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Are we getting value for all the money we’re spending on patents?

By David French

How can we find out whether we’re getting value for all the money we’re spending on patents within the company?

This is a question I’ve heard before, and it’s a tough one to answer.

Corporations today are spending money on intellectual property. This includes not only patents but also trademarks and copyrights and occasionally industrial designs. All these items should be addressed in the modern high technology environmental. But a difficulty exists, particularly with respect to patents, in determining whether money invested in patents is money well spent.

There is a story going around that companies should have a large portfolio of patents in order to protect them in case they are sued by a competitor. The theory is that if you are sued then you will counter-sue, relying on one or more patents in the patent portfolio. But there is a fallacy involved in this scenario.

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What an IP co-ordinator should know, confidentially speaking

By David French

While recently on a trip to the United States, I was invited by an inventor with new technology relating to Cold Fusion to sign a Confidentiality Document, also known as a Nondisclosure Agreement, or NDA. I reviewed the document and I was reminded of the important points to consider before ever signing such a paper.

Inventors rely on non-disclosure agreements to preserve their rights to file for patent protection when disclosing their ideas to others during the development or funding stage of their inventions. Most countries in the world will not grant a patent, or uphold its validity in litigation, if it comes out that the inventor broke secrecy before filing a first patent application. This is the famous novelty requirement of patent law. Until further jurisprudence develops, it is likely that a single disclosure to a person who is not obligated to keep the information confidential will have the effect of invalidating the right to obtain a patent. Accordingly, it’s legitimate for inventors to want to discuss their ideas only on a confidential basis.

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What an IP Coordinator should know: Something about trademarks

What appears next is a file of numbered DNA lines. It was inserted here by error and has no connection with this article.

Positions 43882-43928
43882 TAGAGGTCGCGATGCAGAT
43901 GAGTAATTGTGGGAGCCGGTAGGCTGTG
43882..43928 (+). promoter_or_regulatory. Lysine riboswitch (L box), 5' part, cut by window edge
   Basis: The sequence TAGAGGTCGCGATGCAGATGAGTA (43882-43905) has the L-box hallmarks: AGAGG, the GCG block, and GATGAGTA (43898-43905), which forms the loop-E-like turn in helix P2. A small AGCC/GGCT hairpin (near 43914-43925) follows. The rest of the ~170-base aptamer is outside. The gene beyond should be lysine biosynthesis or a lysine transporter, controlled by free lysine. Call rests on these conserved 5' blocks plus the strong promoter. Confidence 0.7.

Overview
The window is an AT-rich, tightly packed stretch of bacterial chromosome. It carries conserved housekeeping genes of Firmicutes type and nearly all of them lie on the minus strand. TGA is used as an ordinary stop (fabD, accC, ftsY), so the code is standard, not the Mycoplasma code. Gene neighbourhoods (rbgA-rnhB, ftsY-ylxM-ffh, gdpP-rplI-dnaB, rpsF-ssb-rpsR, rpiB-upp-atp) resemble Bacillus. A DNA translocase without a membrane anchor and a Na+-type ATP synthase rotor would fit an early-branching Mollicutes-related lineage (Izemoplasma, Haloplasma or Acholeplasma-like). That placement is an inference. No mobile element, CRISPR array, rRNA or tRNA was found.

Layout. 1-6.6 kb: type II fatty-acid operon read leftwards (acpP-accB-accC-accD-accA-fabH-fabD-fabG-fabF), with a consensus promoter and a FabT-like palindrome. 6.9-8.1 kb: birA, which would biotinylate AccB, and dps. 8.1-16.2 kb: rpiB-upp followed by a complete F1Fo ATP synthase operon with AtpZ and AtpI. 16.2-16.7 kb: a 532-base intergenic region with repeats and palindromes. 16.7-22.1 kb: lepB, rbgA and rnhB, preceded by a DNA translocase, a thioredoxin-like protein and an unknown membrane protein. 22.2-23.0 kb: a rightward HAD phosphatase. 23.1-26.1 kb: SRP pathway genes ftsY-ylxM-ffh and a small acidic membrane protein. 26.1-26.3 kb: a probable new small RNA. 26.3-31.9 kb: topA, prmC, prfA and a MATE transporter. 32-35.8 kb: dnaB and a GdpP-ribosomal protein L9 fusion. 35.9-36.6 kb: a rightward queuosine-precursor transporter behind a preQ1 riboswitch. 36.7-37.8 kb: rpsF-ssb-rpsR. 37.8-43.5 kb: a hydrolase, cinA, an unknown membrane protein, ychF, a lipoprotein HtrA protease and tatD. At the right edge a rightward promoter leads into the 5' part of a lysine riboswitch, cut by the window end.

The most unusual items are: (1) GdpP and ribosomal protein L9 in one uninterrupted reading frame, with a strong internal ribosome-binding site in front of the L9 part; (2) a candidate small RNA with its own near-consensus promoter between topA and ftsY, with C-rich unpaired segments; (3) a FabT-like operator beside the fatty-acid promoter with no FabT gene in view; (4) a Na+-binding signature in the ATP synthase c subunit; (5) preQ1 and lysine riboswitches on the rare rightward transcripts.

As part of our ongoing series examining the ecosystem necessary to bring technology to market, David French, a senior Canadian patent attorney with 35 years of experience, now provides a further of his commentaries on the importance to a company of protecting its Intellectual Property.

By David French

In previous posts in this series we addressed mainly issues relating to patents. In this post we take a break from patents to discuss another very important type of Intellectual Property.

Intellectual Property has acquired this name because it is a type of property that is created by government-passed laws. Without legislation, the fundamental rule of the marketplace is that everyone is entitled to copy. But when someone copies trademark, there is an almost universal recognition that this is unjust. Besides being unjust, there are powerful economic justifications for suppressing the copying of trademarks by competitors.

Everyone has an impression as to what a “trademark” is. They think of Coca-Cola, or Heinz, or Heinz 57, or Kentucky Fried Chicken. The common thread of all trademarks is that when you see a mark you have a certain expectation about what you’re going to get. Although there are no rules forcing a trademark owner to market a consistent product under a trademark, there are powerful economic incentives for doing so.

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What an IP coordinator should know: Are we getting value for money?

As part of our ongoing series examining the ecosystem necessary to bring technology to market, David French, a senior Canadian patent attorney with 35 years of experience, provides a further commentary on the importance to a company of protecting its intellectual property.

By David French

In previous posts, we have addressed procedural issues relating to patents. In this post, we wrestle with the fundamental premise: Is it worth what we’re spending in obtaining patents?

“How can we find out whether we’re getting value for all the money that we’re spending on patents within the company?” That was the question that had been posed in my conversation with the chief financial officer of a local business. And it is a question that I’ve heard before. It is a tough question to answer.

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What an IP Coordinator should know: Review of patenting principles

As part of our ongoing series examining the ecosystem necessary to bring technology to market, David French, a senior Canadian patent attorney with 35 years of experience, now provides a further of his commentaries on the importance to a company of protecting its Intellectual Property.

By David French

In the previous postings in this series we have focused on issues relating to patents, and particularly on obtaining patents which are meaningful. Too often people say, “This is too complicated; make it simpler.” Accordingly, in this posting we will address our 10-point summary of important issues.

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